Bridging Borders in the Middle East

By Franny Weil: Volunteer

While volunteering with BABSEACLE in March, I had the opportunity to accompany Bruce Lasky, co-director of BABSEACLE, to the 2nd Middle East Regional Symposium on Clinical Legal Education: Developing Clinical Programs and Expanding Access to Justice,” in Doha, Qatar.  Bruce was invited as an international community legal education (CLE) expert in order to provide guidance to law faculties that are working to develop or improve their clinical programs in the Middle East.   One of the other three international experts invited happened to be my Mom, Catherine Klein from Catholic University in Washington, DC, whom I hadn’t seen since I moved to Thailand in September!

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The Protection Project, a Washington, DC based research institute at The Johns Hopkins University School of Advanced International Studies, organized the conference to continue strengthening the network of CLE programs in the Middle East.  The symposium was also co-hosted by the Qatar Foundation for Combating Human Trafficking and the Qatar University Faculty of Law. The countries represented in the conference included Jordan, Egypt, Lebanon, Oman, Palestine, Qatar and Iran.

On the first day, Bruce had an opportunity to speak about CLE curricula, and how they can be implemented in an institutional setting.   He stressed the importance of service and values in CLE.  Regardless of whether the CLE takes the form of an independent clinical program or is integrated through methodology into an existing course, the CLE must maintain a public interest, or pro bono, focus.   In an interactive session, the participants learned about the three integral components of CLE: teaching students knowledge, improving lawyering skills, and, most importantly, creating lawyers with good values and a commitment to social justice.  All the participants were very engaged and excited about bringing these CLE fundamentals back to their home institutions.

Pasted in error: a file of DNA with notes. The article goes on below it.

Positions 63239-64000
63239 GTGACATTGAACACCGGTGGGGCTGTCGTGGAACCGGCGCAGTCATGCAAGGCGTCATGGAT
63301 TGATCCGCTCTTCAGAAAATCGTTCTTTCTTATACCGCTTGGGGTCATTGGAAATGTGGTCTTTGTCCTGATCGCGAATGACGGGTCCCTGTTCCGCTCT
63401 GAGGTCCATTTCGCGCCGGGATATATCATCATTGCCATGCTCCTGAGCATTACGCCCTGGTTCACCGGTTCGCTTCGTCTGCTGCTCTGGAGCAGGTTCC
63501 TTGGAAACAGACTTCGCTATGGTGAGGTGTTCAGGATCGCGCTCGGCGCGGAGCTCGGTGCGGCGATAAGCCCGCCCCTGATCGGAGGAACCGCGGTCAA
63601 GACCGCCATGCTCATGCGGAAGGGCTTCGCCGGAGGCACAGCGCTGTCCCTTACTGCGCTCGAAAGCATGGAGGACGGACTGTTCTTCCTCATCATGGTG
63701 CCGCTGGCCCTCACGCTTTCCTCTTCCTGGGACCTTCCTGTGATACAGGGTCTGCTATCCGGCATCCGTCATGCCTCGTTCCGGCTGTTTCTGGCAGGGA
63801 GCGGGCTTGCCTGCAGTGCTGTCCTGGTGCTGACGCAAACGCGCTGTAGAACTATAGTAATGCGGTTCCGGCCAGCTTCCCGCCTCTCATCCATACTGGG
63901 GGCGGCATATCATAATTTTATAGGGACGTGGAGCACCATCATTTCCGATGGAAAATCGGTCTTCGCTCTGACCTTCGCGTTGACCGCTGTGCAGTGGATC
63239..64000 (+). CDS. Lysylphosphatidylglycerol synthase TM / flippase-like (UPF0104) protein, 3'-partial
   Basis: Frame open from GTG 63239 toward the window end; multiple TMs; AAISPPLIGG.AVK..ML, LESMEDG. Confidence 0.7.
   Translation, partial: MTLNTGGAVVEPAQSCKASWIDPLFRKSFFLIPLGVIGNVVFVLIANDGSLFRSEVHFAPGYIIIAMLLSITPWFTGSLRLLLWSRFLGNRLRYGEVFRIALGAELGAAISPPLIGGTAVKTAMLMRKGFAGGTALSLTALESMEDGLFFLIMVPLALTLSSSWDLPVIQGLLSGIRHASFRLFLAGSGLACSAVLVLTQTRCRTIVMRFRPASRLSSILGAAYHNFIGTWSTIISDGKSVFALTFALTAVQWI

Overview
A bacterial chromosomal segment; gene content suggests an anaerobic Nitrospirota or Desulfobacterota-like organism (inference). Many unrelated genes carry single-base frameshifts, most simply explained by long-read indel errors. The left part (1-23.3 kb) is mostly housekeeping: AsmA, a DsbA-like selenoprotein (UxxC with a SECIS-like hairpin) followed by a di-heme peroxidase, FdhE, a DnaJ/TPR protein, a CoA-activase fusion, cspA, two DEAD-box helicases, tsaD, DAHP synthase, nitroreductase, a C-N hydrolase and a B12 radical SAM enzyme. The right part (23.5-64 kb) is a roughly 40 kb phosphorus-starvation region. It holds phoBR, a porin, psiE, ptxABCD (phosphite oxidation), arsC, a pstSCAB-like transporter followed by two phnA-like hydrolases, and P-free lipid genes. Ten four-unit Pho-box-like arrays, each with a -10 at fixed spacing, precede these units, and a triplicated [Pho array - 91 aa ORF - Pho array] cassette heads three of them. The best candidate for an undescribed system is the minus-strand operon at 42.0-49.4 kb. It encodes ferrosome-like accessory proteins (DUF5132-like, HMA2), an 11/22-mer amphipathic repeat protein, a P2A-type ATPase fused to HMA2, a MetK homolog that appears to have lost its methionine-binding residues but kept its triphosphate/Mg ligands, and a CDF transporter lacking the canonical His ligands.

Overall, Dr. Mohamed Mattar, Director of the John Hopkins’ Protection Project, stressed the importance of individuals in initiating movements.  He asked each representative to sign a membership form to officially create a Middle Eastern CLE coalition.  Within this network, they will be able to find the support and resources they need to continue improving their CLE programs.  By creating the coalition and inviting international CLE experts, Dr. Mattar also empowered the representatives and their legal clinics to connect into a larger global CLE movement.  The conference really showed how far-reaching and powerful CLE can be.  CLE can bring people together to work on access to justice issues within the local, national, regional and global settings.

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And of course, travelling with Bruce and my mom, there is always some time to explore and have fun.  When not in the conference, we managed to join many Qatari residents in their weekly exodus out of the city and into the desert sand dunes.  While taking in the awe-inspiring desert scenery, we experienced the thrills of being jolted about during a “sand dune bashing” expedition, not too dissimilar from an amateur roller-coaster ride.  In addition, we visited the Museum of Islamic Art designed by I.M. Pei, the famous Chinese-American architect of the Louvre pyramids in Paris and the National Gallery of Art in Washington, DC.  Though short, my trip to Qatar is not an experience I will soon forget.

Author: Wendy

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